Q&A with Ron Barrett: App Management in the Cloud
With the proliferation of different device types, managing applications in the cloud promises to simplify the management of those apps. Microsoft offers various cloud options for doing so, including System Center Configuration Manager 2012, Windows Intune and Windows Azure. Ron Barrett, a technical architect at Gotham Technology Group LLC and an upcoming sessions speaker at this year's Live!360, knows how to use each of these offerings to support the Bring Your Own Device (BYOD) movement that's reshaping IT and takes some time to share some of his wisdom.
Q: Windows Intune sounds like it will be a key way IT manages Windows RT devices. Is this a good thing?
A: In the BYOD era we live in, Windows Intune paired with Configuration Manager 2012 is definitely the way to go to manage not only Windows RT devices but any device a user wants to attach to the corporate network in some way.
Q: How does it work?
A: Windows Intune is a subscription-based, cloud-based security, systems management and Windows upgrade platform all rolled into one. Because Windows Intune uses Active Directory Domain Services and Microsoft Online Services Directory to synchronize user accounts and security groups -- and integrates with Microsoft Exchange ActiveSync -- IT has the ability to upgrade, manage and patch devices that aren't directly connected to the corporate infrastructure.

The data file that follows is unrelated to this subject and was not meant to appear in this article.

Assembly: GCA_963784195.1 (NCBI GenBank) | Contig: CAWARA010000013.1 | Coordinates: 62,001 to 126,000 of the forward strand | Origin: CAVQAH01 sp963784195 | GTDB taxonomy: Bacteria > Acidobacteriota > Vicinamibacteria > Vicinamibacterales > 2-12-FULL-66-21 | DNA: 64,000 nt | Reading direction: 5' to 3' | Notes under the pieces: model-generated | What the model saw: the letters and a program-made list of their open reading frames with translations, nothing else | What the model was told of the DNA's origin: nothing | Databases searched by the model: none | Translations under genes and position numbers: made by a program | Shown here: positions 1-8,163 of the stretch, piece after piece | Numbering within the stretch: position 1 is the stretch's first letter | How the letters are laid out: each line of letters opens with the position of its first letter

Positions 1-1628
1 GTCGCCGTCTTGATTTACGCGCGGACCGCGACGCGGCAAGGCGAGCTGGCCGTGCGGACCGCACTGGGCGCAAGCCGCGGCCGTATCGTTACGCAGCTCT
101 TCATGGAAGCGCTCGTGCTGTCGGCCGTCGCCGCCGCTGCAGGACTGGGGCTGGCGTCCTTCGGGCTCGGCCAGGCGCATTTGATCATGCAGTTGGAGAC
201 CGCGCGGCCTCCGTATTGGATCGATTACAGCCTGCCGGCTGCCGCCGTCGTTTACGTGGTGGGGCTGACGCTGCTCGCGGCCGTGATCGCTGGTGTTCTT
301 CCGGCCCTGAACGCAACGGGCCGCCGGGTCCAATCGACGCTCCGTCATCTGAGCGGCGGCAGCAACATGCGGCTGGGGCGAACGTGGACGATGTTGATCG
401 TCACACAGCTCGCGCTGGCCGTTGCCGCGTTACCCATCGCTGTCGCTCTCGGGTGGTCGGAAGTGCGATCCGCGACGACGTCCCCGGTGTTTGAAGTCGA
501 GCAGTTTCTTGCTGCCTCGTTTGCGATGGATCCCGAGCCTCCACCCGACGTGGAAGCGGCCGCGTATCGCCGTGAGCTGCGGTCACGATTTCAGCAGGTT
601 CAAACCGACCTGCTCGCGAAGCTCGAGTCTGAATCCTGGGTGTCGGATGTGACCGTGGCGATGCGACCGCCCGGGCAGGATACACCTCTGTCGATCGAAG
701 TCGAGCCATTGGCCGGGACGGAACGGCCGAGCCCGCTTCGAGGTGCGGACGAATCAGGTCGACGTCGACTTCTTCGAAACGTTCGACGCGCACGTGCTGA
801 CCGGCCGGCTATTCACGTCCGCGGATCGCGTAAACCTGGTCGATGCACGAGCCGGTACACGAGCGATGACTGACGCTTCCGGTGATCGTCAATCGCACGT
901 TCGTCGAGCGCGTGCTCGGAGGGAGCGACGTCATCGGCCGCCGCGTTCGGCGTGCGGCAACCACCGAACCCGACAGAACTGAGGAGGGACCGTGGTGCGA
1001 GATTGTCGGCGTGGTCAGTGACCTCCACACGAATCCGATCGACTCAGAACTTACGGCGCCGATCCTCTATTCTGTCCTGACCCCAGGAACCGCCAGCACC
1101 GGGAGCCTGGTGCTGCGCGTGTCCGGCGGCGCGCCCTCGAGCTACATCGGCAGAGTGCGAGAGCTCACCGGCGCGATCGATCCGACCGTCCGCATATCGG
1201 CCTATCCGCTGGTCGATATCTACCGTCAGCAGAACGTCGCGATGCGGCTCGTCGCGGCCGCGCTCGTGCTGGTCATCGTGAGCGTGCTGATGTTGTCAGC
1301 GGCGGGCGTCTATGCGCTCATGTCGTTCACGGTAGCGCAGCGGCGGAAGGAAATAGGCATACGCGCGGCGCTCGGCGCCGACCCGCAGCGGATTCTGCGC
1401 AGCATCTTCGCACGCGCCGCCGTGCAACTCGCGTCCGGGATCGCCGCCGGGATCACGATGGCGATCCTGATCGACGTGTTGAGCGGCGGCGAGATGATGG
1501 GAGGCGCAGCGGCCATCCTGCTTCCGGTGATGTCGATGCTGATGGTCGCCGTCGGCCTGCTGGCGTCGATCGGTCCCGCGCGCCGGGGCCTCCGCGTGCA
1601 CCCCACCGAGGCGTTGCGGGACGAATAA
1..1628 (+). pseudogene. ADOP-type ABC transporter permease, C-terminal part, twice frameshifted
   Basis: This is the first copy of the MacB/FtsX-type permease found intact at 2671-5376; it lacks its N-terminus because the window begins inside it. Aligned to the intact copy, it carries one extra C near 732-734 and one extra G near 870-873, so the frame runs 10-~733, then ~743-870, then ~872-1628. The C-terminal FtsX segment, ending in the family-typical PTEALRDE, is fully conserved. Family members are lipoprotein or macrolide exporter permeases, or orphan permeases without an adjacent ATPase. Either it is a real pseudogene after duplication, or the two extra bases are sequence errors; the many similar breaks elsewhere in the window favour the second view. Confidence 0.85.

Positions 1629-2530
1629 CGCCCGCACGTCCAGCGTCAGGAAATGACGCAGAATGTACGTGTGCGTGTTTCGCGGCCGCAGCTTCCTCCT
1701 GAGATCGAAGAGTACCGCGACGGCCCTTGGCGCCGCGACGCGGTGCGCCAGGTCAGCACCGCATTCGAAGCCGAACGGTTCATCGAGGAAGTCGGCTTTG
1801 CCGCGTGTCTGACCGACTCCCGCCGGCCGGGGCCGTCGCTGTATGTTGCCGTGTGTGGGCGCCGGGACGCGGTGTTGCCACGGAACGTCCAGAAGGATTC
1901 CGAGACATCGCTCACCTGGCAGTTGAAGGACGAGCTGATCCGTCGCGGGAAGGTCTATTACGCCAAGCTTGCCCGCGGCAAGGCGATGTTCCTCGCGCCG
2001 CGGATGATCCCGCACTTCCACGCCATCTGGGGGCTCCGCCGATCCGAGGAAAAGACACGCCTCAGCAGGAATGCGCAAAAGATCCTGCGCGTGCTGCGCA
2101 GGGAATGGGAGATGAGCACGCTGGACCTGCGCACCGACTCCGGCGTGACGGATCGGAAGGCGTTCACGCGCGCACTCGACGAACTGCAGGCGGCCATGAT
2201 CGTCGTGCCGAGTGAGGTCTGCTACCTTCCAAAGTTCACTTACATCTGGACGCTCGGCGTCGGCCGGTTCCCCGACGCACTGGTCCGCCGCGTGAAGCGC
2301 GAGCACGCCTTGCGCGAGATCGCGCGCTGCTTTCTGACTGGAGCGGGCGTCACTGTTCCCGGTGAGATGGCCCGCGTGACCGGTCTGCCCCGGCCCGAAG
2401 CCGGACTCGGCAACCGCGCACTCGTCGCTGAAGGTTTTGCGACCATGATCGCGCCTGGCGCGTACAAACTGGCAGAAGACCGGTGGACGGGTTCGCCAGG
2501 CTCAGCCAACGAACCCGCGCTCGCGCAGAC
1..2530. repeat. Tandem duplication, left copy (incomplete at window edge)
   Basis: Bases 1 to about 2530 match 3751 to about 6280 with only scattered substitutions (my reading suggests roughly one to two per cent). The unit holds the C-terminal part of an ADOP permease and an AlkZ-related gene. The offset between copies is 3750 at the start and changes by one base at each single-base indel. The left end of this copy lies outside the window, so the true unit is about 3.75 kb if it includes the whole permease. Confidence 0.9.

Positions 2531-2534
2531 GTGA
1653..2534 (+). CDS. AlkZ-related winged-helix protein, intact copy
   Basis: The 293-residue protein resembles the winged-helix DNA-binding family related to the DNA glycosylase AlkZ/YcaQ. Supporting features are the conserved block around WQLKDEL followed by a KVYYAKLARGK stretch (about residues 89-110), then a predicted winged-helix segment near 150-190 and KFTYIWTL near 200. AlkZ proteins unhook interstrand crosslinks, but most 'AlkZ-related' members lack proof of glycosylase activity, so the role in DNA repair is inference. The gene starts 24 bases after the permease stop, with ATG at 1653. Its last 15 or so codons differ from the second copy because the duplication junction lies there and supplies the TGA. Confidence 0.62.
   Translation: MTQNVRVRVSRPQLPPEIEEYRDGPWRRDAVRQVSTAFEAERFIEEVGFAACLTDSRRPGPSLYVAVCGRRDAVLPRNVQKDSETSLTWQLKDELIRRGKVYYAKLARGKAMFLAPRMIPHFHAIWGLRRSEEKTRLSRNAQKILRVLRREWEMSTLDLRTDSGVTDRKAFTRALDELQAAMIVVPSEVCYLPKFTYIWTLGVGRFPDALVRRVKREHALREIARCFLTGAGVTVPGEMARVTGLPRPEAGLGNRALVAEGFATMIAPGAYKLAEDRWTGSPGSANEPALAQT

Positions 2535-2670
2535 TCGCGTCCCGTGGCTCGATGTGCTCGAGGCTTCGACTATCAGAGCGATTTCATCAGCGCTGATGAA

Q: Can Windows Intune also manage Windows 8?
A: Windows upgrades are included in the subscription, so Windows Intune will both provide the upgrade to Windows 8 and allow you to manage that system as well.
Q: That said, is this a good way to go?
A: For the small to midsize business that struggles with the manpower and budget to implement a full systems-management solution like Configuration Manager, Windows Intune is the way to go. But the midsize- to enterprise-level customer can also reap benefits. Using Windows Intune, Configuration Manager 2012 and Windows Azure together can allow you to not only securely manage remote devices -- the ActiveSync technology also allows you to manage any device, corporate or private. With more and more personal devices coming into the workplace and storing corporate data on them, Windows Intune can be a great tool to manage and protect data while keeping people productive remotely.
Q: What's cool about Windows Intune?
A: Coming with Configuration Manager SP1, Windows Intune will be able to deliver Windows 8 apps via the app store and a method called deep linking, which I'll explain in my session. Microsoft Corporate Vice President Brad Anderson explained this delivery model at the Microsoft Management Summit 2012 in Las Vegas this year. It doesn't stop there. Microsoft is looking to use Configuration Manager 2012 and Windows Intune to deliver apps to users on any device -- Android or iOS, whatever, wherever! That's not only the coolest thing about Windows Intune -- it's perhaps the coolest thing I can think of going on in the systems management space.
If heading out to Orlando for this year's Live! 360 event in December, make sure to catch Ron's workshop, "Configuration Manager 2012 and Windows Intune: Taking Application Management to the Cloud."
Posted by Doug Barney on 10/17/2012 at 9:02 AM